Next Wednesday, adult survivors of child sex abuse in New York will begin filing a flood of civil lawsuits against institutions and individuals, after decades of having their cases barred from court because the allegations were too old.
Hundreds of plaintiffs are expected to sue organizations large and small, including Catholic dioceses and parishes, the Boy Scouts of America, hospitals and educational institutions. The one year window was enacted under the Child Victims Act that lawmakers passed in January, and intended as a partial remedy to the state’s previous statute of limitations, which required victims to bring civil cases before their 21st birthday and criminal lawsuits before they turned 23. Under the new law, survivors have five more years to file criminal cases and until their 55th birthday to bring civil lawsuits.
Advocates for survivors said the old law was among the most restrictive in the country and failed to recognize how victims process childhood abuse. Studies have found that the average age for adults who disclose their abuse is 52.
“What happened too often was that the victim would get their courage up, go to talk to a lawyer and they would be told, ‘Oh you're too late,’” said Marci Hamilton, director of the advocacy group Child USA and a professor at the University of Pennsylvania. “You're not just too late, you're too late by twenty years, you’re too late by thirty years.”
Listen to part one of Mara Silvers' story on WNYC:
One Queens resident who we’ll call John, 74, is among the people planning to file a lawsuit next week. (WNYC/Gothamist has agreed to withhold his name to protect his privacy.) John grew up in a Catholic family that attended St. Matthias Church in Ridgewood, where he also went to grade school.
John says his sisters, who became his primary caretakers after his father passed away and his mother became ill, decided to send him to a summer sleepaway camp beginning when he was seven years old. There, John says that a priest named Father Sylvester Marsh sexually abused him during private evening meetings in an office.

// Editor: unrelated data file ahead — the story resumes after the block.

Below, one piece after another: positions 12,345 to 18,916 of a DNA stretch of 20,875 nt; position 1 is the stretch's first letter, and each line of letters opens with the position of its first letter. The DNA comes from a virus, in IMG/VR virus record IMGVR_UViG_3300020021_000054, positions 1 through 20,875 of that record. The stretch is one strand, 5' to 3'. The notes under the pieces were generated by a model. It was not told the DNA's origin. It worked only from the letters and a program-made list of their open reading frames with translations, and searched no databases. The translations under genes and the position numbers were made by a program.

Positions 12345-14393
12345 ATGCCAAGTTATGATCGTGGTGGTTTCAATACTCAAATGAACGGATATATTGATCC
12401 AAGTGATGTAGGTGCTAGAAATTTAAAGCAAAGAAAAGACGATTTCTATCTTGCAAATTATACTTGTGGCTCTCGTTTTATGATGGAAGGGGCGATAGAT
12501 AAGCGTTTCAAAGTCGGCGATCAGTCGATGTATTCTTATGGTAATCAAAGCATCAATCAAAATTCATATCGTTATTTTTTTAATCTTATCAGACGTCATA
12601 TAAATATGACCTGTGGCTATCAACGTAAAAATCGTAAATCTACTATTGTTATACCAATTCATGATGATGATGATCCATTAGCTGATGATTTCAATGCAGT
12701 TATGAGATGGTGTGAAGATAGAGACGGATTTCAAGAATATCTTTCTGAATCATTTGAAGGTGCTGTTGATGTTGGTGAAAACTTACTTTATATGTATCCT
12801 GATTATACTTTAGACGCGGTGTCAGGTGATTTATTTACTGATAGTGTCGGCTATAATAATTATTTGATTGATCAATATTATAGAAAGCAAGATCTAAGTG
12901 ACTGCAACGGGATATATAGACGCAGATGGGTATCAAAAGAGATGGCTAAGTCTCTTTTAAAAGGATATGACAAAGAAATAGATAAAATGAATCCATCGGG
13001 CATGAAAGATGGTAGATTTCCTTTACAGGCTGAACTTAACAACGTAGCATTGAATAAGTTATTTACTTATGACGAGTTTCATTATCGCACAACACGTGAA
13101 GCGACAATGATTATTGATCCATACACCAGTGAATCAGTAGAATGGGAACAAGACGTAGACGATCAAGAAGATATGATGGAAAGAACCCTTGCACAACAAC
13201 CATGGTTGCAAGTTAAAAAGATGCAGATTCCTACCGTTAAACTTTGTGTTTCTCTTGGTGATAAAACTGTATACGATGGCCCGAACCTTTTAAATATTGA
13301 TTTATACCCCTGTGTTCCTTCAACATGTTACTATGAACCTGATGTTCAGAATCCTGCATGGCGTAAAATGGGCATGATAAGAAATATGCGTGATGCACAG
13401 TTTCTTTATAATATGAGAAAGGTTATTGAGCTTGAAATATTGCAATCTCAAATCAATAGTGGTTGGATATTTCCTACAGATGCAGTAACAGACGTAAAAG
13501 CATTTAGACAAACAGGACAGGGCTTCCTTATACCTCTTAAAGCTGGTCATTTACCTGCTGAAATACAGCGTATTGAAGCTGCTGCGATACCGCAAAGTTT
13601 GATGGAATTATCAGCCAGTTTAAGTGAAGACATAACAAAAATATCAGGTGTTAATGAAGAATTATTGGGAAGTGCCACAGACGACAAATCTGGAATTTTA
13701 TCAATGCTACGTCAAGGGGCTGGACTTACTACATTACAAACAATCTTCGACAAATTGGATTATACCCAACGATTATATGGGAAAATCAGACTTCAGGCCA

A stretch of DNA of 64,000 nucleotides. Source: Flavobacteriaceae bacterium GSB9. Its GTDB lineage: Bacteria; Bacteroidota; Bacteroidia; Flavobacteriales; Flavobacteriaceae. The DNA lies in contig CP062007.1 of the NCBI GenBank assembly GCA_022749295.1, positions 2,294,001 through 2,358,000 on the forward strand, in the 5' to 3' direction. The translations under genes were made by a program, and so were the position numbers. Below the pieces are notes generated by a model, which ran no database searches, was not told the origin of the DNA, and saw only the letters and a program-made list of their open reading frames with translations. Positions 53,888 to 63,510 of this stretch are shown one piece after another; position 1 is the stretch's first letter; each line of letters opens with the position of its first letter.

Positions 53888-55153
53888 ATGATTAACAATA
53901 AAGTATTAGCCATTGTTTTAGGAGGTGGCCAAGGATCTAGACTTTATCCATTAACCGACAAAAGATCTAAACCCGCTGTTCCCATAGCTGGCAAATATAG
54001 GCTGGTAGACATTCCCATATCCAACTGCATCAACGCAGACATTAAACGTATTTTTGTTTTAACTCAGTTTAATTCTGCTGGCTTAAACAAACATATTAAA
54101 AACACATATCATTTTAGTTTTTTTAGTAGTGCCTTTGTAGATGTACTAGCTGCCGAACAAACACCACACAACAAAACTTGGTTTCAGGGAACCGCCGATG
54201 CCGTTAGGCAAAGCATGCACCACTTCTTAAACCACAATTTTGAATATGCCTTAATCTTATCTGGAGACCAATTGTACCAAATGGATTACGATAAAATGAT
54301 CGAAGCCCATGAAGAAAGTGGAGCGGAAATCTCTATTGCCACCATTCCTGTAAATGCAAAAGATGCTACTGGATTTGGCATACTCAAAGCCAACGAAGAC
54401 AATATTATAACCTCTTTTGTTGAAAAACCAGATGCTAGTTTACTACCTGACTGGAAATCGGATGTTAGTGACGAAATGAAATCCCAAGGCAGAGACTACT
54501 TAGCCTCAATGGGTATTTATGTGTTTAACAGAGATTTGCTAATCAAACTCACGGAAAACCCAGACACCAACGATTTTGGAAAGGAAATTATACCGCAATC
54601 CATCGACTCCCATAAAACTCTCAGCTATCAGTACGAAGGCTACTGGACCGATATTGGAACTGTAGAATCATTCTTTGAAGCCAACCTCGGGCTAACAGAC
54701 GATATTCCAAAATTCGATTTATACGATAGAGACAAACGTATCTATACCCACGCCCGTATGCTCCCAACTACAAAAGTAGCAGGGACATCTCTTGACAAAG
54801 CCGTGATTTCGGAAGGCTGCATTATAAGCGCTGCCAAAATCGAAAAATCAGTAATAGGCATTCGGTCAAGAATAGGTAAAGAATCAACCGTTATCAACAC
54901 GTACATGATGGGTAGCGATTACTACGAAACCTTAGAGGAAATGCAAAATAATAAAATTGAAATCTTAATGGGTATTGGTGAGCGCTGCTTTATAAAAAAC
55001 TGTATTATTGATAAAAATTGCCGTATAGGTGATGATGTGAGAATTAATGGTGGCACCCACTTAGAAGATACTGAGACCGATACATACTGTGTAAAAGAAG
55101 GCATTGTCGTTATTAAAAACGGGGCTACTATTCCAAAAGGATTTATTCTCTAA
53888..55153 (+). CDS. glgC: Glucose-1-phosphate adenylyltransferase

“He would call in you and sit you on his lap and ask you how camp was going, then stick his hand down your pants and fondle your genitals,” said John. “I was a kid, you know. I wasn't smart enough to comprehend what he was doing really.”
The abuse allegedly continued during school field trips, when Marsh took John and his classmates on the subway to see museums and events in Manhattan. John never reported the alleged abuse to anyone until this April, when he heard about the change in state law and decided to contact a lawyer.
John and his attorneys have not been able to identify the name of the camp that he says he attended in the 1950s. A spokeswoman for the Diocese of Brooklyn, which oversees the Queens parish, confirmed that Father Marsh was assigned to St. Matthias until 1953, before going on to serve at other parishes in Brooklyn and Queens. The spokeswoman said this was the first known allegation against the priest, who died in 1984, and called John’s account “very disturbing.” St. Matthias did not respond to a request for comment.
Rob Simandle at his workshop in Waverly, New York (Mara Silvers / Gothamist)
Other soon-to-be plaintiffs plan to file negligence suits against other organizations, including the Boy Scouts. Rob Simandle, 51, says he was aggressively spanked and harassed by an assistant scoutmaster in his troop named John Stella in the early 1980s. Simandle eventually told his parents, leading the local Scoutmaster and parent volunteers to kick Stella out of the troop.